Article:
Bjorn Ruytenberg, a researcher at Eindhoven University in the Netherlands, identified a security flaw in the Thunderbolt port that could allow a hacker to break into a computer and access all of its data in a matter of minutes, even if the computer’s owner has taken security precautions.

“If your computer has such a port, an attacker who gets brief physical access to it can read and copy all your data, even if your drive is encrypted and your computer is locked or set to sleep,” Ruytenberg said in the report. He dubbed the hacking technique “Thunderspy.”

“Thunderspy is stealth, meaning that you cannot find any traces of the attack,” he said. The attack also does not require any engagement on the part of the computer’s user, unlike other types of attacks such as phishing.
Developed by Intel (INTC) in 2011, the Thunderbolt port enables fast data transfers. It is present on many PC and Apple laptops and — increasingly — some desktops. Although Intel recently developed a tool to address security concerns with the port, it isn’t available on computers manufactured before 2019.
Ruytenberg demonstrated the attack, which took just about five minutes, in a YouTube video published along with the report.

For its part, Intel says that if users take normal security precautions and don’t leave their computers somewhere a hacker could access them for even a few minutes — even if they have encrypted drives — they shouldn’t be too worried about this type of hack.

While the Thunderspy attack is technically possible on many computers with a Thunderbolt port, it requires that the hacker gains physical access to the computer for several minutes — enough time to unscrew the back panel of a laptop, plug in a device to the Thunderbolt and override security features, reattach the back of the laptop and then access the computer’s data.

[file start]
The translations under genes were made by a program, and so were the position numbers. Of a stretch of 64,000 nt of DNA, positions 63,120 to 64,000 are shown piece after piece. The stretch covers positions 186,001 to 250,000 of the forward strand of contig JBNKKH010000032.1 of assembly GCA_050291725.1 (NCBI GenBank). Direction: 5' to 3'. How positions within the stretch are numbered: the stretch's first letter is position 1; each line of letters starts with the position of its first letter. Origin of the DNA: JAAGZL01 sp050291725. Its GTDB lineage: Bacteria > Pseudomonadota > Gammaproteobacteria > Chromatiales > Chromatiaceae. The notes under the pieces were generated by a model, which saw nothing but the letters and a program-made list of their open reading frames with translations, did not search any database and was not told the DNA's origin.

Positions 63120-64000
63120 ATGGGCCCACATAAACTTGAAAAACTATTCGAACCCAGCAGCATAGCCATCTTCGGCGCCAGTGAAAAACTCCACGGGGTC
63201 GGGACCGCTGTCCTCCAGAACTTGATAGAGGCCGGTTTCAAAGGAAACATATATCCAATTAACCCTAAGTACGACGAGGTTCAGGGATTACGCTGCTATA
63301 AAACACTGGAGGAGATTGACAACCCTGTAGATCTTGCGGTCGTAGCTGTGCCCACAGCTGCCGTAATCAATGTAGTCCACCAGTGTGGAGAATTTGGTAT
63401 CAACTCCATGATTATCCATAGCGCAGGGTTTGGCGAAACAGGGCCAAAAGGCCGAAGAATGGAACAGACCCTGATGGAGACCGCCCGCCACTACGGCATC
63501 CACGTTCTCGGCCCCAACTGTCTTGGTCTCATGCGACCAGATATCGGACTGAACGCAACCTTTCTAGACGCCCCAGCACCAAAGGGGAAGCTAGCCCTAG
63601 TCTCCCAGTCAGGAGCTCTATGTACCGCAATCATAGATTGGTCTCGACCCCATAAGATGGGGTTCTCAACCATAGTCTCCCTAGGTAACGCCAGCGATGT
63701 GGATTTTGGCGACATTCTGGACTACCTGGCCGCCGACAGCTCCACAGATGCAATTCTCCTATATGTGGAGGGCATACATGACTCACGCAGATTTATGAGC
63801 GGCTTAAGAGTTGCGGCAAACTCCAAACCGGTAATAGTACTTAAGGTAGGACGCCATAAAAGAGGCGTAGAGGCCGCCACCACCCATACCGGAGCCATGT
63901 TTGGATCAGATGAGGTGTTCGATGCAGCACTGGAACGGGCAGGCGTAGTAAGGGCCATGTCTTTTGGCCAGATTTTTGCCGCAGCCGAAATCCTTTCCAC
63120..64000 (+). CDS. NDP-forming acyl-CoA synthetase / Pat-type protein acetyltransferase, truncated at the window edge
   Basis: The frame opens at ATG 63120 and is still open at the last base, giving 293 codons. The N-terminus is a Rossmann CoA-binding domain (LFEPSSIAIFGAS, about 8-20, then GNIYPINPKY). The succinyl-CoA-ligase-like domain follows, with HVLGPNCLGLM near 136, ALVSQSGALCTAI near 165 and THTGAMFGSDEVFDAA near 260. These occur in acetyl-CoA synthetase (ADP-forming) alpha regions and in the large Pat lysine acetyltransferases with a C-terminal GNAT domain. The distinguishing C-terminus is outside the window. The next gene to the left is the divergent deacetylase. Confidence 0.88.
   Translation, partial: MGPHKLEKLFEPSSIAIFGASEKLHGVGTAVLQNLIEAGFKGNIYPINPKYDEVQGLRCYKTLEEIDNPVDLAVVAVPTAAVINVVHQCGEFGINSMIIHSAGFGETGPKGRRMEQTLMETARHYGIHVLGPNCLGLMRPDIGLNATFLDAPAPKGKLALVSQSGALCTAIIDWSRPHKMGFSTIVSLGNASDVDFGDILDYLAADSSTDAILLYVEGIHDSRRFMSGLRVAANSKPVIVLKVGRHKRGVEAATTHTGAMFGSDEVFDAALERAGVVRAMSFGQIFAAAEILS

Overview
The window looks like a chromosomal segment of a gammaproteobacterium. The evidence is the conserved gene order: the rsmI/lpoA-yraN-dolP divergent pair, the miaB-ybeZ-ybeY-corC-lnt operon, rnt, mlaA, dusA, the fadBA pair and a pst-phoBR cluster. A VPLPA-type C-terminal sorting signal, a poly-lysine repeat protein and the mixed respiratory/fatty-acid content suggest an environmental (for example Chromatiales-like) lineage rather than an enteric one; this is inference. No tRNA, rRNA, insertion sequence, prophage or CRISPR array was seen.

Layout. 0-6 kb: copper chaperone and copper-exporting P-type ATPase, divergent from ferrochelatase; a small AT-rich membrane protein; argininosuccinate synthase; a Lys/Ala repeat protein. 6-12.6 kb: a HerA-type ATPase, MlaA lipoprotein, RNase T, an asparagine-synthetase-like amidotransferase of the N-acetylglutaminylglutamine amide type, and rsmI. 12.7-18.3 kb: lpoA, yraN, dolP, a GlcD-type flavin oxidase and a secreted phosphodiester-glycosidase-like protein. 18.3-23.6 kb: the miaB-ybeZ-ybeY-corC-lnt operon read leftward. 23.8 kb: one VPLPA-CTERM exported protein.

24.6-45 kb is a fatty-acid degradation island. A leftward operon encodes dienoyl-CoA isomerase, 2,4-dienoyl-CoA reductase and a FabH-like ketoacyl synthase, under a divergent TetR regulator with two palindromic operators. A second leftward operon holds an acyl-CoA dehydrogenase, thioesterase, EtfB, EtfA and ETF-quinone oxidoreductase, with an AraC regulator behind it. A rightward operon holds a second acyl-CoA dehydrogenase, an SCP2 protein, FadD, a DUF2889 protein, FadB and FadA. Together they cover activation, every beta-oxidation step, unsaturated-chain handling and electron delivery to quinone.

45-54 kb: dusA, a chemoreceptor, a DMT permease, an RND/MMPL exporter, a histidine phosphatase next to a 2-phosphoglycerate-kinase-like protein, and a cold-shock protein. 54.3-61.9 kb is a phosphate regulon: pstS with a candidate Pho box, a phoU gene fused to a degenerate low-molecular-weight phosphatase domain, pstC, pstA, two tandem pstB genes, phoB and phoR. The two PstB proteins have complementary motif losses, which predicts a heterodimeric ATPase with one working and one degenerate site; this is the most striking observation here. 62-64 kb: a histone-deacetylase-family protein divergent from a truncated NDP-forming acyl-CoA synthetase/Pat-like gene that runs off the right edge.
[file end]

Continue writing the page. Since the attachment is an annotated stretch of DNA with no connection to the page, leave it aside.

Most people likely do not have valuable enough data on their computers for a hacker to want to carry out such a targeted attack. Even beyond Thunderspy, security experts have long warned of risks that could come from letting a hacker gain physical access to a computer.

A group of security researchers last year identified several vulnerabilities related to Thunderbolt ports. In response, Intel created a tool called Kernel Direct Memory Access (DMA) to mitigate such attacks, which was implemented into major operating systems from Windows, Linux and Mac in 2019, Jerry Bryant, Intel’s director of communications for product assurance and security, said in a blog post Sunday.

The underlying vulnerability identified by Ruytenberg’s Thunderspy technique is the same as those addressed by that mitigation tool, Byrant said in the post. The company added that Ruytenberg did not demonstrate successful attacks against machines with the DMA tool enabled.

However, Ruytenberg pointed out that systems released before 2019, as well as some newer systems without Kernel DMA protection enabled, could still be vulnerable to a Thunderspy attack. He released a free, open-source tool to help users determine whether their computers are at risk. Users can also contact their equipment manufacturers to see if Kernel DMA is enabled on newer devices.

“For all systems, we recommend following standard security practices, including the use of only trusted peripherals and preventing unauthorized physical access to computers,” Intel’s Bryant said. “As part of the Security-First Pledge, Intel will continue to improve the security of Thunderbolt technology.”

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